Leader of crisis-hit council has kept her job at City Hall

EXCLUSIVE: While others in the council’s leadership have left employment to better focus on the crises at the Town Hall, Hamida Ali has opted for a spot of unpaid leave from her role at the GLA.  By STEVEN DOWNES

Hamida Ali: technically still employed as an equalities officer at City Hall

If someone suggested to Hamida Ali, on becoming leader of the council that she had helped to bankrupt, “don’t give up the day job”, it appears to be advice that the Woodside councillor has taken to heart.

Ali faces the demanding task of trying to steer the borough through the twin crises of covid-19 and a £66million budget overspend.

Yet she has remained an employee of the Greater London Assembly, too.

That’s according to Ali’s own declarations of interest, updated at the end of last month.

Ali was selected as the new leader of the Labour group of 41 councillors which controls the Town Hall on October 15, significantly before most of her colleagues had had the chance to see the “shocking” Report In The Public Interest from auditors Grant Thornton.

The report was heavily critical of the way in which the council cabinet under previous leader Tony Newman, and including Ali, had mismanaged the borough’s finances.

Councillors, even cabinet members on their “special responsibility allowances” which currently amount to £45,000 per year, are not compelled or expected to be full-time civic servants. Many continue to hold on to full-time jobs.

But in the past the Labour group is known to have strongly suggested to those seeking leadership positions that being employed elsewhere risks too much of a distraction from their council responsibilities.

Hamida Ali has taken an unpaid sabbatical from her job with the GLA at City Hall

The precariousness of local politics does mean that those in leadership positions – such as the now ex-leader Newman and his loyal deputy Alison Butler – effectively became unemployed when they lost their council positions in October.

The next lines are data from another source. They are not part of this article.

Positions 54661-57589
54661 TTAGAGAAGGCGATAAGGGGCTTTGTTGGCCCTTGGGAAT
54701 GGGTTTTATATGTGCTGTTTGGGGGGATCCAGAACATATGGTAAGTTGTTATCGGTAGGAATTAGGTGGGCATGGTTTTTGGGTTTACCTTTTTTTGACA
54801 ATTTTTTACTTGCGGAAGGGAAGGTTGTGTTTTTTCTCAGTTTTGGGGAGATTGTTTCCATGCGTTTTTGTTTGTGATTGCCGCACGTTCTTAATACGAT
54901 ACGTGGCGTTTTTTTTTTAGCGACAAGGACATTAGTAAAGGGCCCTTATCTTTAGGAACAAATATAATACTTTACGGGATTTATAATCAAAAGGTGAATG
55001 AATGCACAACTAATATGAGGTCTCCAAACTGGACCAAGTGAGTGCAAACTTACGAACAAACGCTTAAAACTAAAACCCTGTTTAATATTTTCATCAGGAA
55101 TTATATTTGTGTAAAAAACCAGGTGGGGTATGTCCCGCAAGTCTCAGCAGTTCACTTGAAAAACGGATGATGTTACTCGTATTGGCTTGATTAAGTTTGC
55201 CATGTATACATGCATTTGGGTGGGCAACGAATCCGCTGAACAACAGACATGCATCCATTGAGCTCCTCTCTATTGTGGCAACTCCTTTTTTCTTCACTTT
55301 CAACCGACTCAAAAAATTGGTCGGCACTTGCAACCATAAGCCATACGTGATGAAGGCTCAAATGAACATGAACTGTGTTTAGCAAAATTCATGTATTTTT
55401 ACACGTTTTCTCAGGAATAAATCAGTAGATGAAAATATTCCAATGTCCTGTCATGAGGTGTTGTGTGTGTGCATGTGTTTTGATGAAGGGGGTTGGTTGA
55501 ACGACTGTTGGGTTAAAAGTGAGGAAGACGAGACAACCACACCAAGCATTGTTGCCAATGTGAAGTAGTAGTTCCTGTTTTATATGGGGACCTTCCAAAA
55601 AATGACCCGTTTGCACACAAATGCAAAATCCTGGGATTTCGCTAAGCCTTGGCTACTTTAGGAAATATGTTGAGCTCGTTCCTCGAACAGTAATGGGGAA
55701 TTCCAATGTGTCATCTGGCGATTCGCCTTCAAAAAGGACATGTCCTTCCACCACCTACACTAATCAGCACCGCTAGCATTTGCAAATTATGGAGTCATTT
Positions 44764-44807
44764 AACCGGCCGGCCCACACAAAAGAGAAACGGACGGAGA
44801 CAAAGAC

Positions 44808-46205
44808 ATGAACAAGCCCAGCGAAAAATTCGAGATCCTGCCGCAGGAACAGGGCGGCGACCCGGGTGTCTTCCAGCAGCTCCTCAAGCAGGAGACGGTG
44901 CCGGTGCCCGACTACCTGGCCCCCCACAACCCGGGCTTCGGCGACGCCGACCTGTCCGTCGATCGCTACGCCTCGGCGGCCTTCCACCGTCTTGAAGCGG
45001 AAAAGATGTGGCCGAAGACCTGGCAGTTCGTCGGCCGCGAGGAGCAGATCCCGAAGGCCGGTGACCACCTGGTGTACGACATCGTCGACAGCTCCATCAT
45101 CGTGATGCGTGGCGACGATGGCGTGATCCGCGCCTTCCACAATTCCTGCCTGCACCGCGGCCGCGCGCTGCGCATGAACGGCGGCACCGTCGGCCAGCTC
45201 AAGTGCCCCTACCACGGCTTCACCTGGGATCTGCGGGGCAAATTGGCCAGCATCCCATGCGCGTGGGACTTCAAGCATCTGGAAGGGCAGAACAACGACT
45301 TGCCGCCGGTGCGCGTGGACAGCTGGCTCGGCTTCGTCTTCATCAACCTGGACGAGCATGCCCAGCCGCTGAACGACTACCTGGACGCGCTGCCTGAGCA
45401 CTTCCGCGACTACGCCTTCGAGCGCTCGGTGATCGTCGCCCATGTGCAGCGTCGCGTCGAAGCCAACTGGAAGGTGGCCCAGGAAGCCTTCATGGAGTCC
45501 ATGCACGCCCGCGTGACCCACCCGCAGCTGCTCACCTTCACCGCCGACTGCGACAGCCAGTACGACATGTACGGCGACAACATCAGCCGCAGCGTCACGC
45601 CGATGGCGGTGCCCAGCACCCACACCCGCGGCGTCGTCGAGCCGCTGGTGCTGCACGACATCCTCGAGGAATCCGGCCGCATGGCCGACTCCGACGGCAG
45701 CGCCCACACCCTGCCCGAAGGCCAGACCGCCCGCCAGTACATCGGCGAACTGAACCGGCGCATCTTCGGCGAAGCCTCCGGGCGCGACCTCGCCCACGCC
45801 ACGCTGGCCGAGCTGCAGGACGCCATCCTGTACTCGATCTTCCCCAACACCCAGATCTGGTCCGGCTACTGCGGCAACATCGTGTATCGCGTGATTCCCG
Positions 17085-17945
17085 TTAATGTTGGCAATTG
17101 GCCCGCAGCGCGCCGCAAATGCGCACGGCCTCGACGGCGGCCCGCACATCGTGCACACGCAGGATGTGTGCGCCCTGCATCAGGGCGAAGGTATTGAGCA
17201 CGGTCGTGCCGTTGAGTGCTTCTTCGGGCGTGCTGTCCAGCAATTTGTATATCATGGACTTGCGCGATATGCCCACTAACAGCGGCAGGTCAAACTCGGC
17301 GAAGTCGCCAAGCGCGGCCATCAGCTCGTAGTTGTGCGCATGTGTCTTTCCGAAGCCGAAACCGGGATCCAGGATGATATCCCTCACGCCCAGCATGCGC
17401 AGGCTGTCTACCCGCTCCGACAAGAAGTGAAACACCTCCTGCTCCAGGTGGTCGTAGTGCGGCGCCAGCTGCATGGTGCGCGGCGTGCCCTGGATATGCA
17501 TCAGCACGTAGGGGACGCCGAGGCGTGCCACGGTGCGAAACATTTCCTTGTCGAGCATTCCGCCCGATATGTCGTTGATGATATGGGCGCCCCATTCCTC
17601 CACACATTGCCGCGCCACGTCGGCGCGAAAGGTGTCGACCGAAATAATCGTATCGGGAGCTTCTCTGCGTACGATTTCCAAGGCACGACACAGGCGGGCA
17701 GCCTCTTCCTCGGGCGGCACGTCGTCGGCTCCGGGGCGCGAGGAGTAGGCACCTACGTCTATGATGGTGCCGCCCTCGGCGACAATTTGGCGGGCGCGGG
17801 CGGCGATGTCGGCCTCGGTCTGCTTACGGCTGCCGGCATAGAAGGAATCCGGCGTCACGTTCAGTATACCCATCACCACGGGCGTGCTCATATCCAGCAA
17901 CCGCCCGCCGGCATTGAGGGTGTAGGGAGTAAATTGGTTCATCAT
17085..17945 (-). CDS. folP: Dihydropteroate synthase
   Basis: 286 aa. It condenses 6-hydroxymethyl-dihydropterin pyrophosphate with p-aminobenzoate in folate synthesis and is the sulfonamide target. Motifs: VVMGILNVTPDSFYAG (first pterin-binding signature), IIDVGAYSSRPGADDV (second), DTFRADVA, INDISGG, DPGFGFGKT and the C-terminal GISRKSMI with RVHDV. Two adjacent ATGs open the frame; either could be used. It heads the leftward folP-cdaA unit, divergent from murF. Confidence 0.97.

Which is why some in the council – even on the red side of the borough’s political duopoly – have questioned Ali’s commitment to her Town Hall task by staying on the books at the GLA.

Ali’s declaration of interest on the council website states she is employed by the GLA as “Workforce Equality, Diversity, and Inclusion Manager.”

Then, it adds in capital letters “PLEASE NOTE”, just to make sure you don’t miss it. The declaration reads: “Councillor Ali is currently on unpaid, full-time sabbatical from this employment”.

By contrast, Stuart King, Ali’s deputy leader, resigned from his job as a director of a publishing company shortly after his Croydon appointment.

Hamida Ali’s declaration of interest as it was posted on the council website on November 30

At the time of her appointment as council leader, Ali issued public statements talking about being “committed” to fixing the council’s finances and being “determined to provide the leadership Croydon needs”.

By not resigning from her job, some suggest that this raises questions about her commitment to the role.

“It very much looks as if Hamida is trying to have the best of all worlds, and is keeping her options open in case it all goes tits up in the next few weeks,” a Katharine Street source told Inside Croydon.

“There’s no question she has worked very hard since becoming leader. But would I have voted for her if I had known what was in the auditors’ report? I doubt it.

“She, like so many of her new-old cabinet, were all in the same behind-closed-door meetings when Newman, Alison Butler and Simon Hall were carving up the property deals or letting Brick by Brick off the hook over payments.

“This week, she’s gone to the government and asked for a £150million bail-out. If they refuse, it’s possible she won’t last much longer as leader and will want to go back to her day job.”

But another councillor argued that Ali has cut her ties with her former boss, Newman. “What went on in the leadership race shows there’s no love lost there,” they said, cryptically.